November 18, 2018 | ° F

LANDINGIN: Reclaiming sexuality to fuel feminist thought


Opinions Column: A Sophisticated Tho(ugh)t


landingin


Why a sophisticated tho(ugh)t? For anyone who is curious, I’d like to offer a not so simple explanation to how I’ve arrived to naming my column, as this serves as an introduction of the overall theme of this column’s thoughts.

The “tho(ugh)t” in my new catchphrase offers a double meaning of my thoughts and the reclamation of the derogatory term "THOT," the colloquial term for “that hoe over there.” Popularized by contemporary rappers, it is a problematic term intended to tell men to dismiss the girls who sleeps around and are more like to be unfaithful. It differs from the word “slut” because of its racial and class connotations referring to poor women of color.

Like any word or phrase used to oppress marginalized people, it has its possibilities to be redefined and reclaimed. For a woman of color to redefine herself as a THOT means taking pride in how she expresses her sexuality.

To reclaim this word is to make it come alive in opinion and political discourse. My way of rethinking the THOT is supported in my interpretation of the famous black feminist thinker Audre Lorde’s essay, "Uses of the Erotic: The Erotic as Power," where she conceptualizes the erotic as a source of power and information that is deeply rooted in the power of our unexpressed or unrecognized feelings.

According to Lorde, this is a source that is misnamed into Western society’s superficially erotic that teaches women to suspect, abuse and devalue the erotic. Throughout history, women are taught to distrust this deep and non-rational knowledge, calling them confused or hysterical.

Bridging theory into the tho(ugh)t (You see what I did there?), I will attempt to channel the erotic in me to support my understanding of the engines of society and how marginalized folks subvert oppressive forces by blending the personal and the political.

As Lorde explains, “Our erotic knowledge empowers us, becomes a lens through which we scrutinize all aspects of our existence, forcing us to evaluate those aspects honestly in terms of their relative meaning within our lives.”

There’s a reason why the erotic has been corrupted. It is because this kind of of informed knowledge is dangerous to the institutions of the dominant white, cis-male, hetero system.

The dominant narratives of sexuality create conflicts for marginalized communities. As a result, reclaiming such narratives have been a core aspect of black feminist thought, in so much because they experience the intersecting experience of race, class and gender.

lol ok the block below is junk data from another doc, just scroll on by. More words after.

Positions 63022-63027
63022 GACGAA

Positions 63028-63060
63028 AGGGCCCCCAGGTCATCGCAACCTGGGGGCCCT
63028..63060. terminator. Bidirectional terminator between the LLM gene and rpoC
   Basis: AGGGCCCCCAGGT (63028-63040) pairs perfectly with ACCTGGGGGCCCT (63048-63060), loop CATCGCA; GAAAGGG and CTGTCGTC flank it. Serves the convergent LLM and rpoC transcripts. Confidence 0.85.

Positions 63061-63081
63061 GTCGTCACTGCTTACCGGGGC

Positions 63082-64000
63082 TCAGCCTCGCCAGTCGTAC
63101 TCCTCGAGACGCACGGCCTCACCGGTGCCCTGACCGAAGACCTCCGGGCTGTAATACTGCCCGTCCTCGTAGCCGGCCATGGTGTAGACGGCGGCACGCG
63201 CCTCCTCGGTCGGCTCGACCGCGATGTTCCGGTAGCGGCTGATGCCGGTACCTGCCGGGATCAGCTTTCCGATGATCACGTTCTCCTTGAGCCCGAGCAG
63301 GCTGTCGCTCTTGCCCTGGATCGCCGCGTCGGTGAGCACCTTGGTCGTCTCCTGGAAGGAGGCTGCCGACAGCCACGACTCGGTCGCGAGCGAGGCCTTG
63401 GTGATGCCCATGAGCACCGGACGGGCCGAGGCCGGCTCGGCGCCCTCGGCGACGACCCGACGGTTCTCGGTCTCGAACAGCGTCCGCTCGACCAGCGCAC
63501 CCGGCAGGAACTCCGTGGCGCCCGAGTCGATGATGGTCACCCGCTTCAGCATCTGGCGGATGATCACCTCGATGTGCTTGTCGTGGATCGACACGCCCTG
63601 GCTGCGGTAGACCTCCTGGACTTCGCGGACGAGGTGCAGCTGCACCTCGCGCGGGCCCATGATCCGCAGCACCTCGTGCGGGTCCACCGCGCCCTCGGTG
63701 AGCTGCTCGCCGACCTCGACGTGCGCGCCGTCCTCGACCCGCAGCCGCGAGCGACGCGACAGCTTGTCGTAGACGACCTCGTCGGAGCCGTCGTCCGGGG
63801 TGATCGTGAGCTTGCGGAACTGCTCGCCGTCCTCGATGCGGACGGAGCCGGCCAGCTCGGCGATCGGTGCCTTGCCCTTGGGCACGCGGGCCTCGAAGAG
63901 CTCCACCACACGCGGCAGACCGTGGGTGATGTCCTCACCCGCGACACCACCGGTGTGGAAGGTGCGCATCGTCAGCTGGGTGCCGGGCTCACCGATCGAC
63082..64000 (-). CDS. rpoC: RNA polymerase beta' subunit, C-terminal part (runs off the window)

Stretching black feminist thought beyond the confines of academic thinkers, hip-hop feminism becomes a vehicle of troubling misconceptions of identities and the black woman’s experience through lyrics and vulnerability.

One of the most influential R&B singer/songwriters in contemporary music, Rihanna exemplifies vulnerability and the reclaiming of sexuality, especially through her eighth studio album ANTI.

As Rihanna lyrically asserts in the track "Needed Me," “I got to do things my own way darling.” It is not their responsibility to bear white women’s responsibility in inclusion.

Rihanna’s music brings a cultural marker in music that resonates towards women who are affected by a whorephobic culture. She speaks to women and folks of color who have to hustle, to dance, to strip, to perform emotional or affective labor in the midst of globalization. But despite how she might be exploiting their experience that's unlike her own privileged and celebrity experience, her music’s work in itself has been similar to the strippers and dancers. She speaks to women who are not interested in dating, in being in a monogamous relationship. She celebrates the intentionally joyous and sexual. She’s not settling for the options before her and redefines savagery in terms of empowerment, “didn’t I tell you that I was a savage? F*ck ya white horse and ya carriage.”

Rae Landingin is a School of Arts and Sciences senior majoring in journalism and media studies with minors in art history and digital, communication, information and media. Her column, “A Sophisticated Tho(ugh)t,” runs on alternate Tuesdays.


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Rae Landingin

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